Ten Days to a Better Feminist Movement

What Americans Can Learn from Sweden's Feminist Initiative

Graffiti of Gudrun Schyman in Linnégatan, Uppsala, Sweden, March 4, 2014. Barbro Björnemalm / Flickr

On the evening of Sunday, September 14, young women voters were popping corks across Sweden after general election exit polls projected that the Feminist Initiative (FI) party had passed the four percent threshold required to win a parliamentary seat. In the end, their celebrations proved premature, with final counts apportioning the FI some 3.1 percent of the vote. But the surprisingly strong performance of their party -- headed by Gudrun Schyman, a former contestant of the Swedish version of Dancing with the Stars, who’d campaigned alongside ABBA’s Benny Andersson and Pharrell Williams (of “Blurred Lines” notoriety) -- was enough to win the FI headlines the world over the next day.

Founded in 2005, the FI aims to put gender issues squarely and explicitly at the top of Sweden’s political agenda. In particular, Schyman says, she founded the party to tackle pay inequality in Sweden -- where women now earn 86 percent as much as men for the same work, a mere two-percentage-point improvement over the past decade. Schyman’s message has apparently resonated across Sweden: since January, its membership has shot from 1,500 to 18,000, giving it the fourth-largest roster among Swedish political parties. In May, it became the first-ever feminist party to send a representative to the European Parliament, garnering over five percent of the vote nationwide and more than 30 percent in some of the country’s most left-wing districts in cities such as Malmö. Among those who voted for the FI in those elections, some 70 percent were under age 25 -- making it a truly singular phenomenon in global politics.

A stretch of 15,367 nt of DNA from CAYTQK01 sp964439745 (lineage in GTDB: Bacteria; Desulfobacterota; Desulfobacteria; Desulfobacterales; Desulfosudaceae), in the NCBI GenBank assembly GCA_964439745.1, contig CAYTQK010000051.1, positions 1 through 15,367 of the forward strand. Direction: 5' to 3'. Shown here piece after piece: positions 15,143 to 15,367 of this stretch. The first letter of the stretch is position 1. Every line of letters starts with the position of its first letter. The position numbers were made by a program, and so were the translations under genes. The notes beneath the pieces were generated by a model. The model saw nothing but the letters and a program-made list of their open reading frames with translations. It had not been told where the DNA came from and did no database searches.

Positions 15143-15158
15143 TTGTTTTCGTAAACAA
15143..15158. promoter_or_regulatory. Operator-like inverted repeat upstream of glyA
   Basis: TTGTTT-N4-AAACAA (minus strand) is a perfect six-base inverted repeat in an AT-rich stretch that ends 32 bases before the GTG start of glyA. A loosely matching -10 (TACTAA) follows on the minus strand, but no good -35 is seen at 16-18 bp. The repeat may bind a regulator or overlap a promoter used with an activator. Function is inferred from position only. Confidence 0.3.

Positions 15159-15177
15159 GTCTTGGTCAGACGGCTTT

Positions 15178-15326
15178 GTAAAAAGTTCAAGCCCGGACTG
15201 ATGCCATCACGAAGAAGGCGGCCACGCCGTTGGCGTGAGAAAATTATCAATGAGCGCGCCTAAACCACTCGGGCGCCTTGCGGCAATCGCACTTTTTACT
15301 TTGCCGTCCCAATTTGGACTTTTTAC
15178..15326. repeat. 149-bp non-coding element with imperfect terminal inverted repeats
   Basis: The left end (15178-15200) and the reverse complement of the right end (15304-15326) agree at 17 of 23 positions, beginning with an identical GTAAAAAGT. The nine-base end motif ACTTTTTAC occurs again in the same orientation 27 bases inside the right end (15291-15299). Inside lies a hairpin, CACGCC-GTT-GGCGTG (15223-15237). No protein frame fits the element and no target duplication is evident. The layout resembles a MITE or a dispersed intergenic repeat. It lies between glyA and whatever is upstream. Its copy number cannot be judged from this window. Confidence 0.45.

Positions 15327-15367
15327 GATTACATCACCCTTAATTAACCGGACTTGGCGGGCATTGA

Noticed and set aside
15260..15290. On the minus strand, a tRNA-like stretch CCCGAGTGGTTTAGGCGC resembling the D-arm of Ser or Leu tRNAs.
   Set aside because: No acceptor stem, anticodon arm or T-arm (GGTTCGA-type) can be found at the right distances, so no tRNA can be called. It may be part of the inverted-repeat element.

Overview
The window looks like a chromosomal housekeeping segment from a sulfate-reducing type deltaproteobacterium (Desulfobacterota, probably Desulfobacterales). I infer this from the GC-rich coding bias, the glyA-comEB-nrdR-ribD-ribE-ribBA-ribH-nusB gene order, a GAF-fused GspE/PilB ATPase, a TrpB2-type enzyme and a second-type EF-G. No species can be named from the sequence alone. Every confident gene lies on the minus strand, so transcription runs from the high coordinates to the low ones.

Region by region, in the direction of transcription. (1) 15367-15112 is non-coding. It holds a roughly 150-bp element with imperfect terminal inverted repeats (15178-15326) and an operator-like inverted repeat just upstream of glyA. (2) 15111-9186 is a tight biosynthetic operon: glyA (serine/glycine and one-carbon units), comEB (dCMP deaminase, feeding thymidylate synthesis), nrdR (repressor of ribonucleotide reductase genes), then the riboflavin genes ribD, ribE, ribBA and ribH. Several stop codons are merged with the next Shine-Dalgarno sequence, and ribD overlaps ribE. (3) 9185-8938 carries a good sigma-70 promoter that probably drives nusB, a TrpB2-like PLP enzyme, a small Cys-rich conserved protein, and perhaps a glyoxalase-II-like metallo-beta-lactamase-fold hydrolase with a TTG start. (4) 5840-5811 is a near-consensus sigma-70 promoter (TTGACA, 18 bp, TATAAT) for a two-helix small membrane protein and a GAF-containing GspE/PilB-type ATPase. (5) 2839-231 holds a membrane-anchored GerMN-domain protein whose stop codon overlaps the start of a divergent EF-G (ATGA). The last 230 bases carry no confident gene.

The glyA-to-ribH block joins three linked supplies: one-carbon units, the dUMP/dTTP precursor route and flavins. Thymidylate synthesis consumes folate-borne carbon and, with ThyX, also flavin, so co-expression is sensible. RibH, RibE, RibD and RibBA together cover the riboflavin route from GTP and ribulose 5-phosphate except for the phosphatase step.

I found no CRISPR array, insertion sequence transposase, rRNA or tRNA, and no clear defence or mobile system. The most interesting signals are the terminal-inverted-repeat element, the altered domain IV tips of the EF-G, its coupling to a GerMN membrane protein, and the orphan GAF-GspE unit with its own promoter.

Prior to this month’s general election, Schyman had predicted that the FI’s momentum would be politically contagious worldwide: “When people see that this is possible, a lot of other countries will follow for the simple reason that a lot of other cultures have the same problems.” But in the United States, at least, FI­-style calls for more politically institutionalized approaches to gender issues are more apt to provoke derision than serious debate -- this

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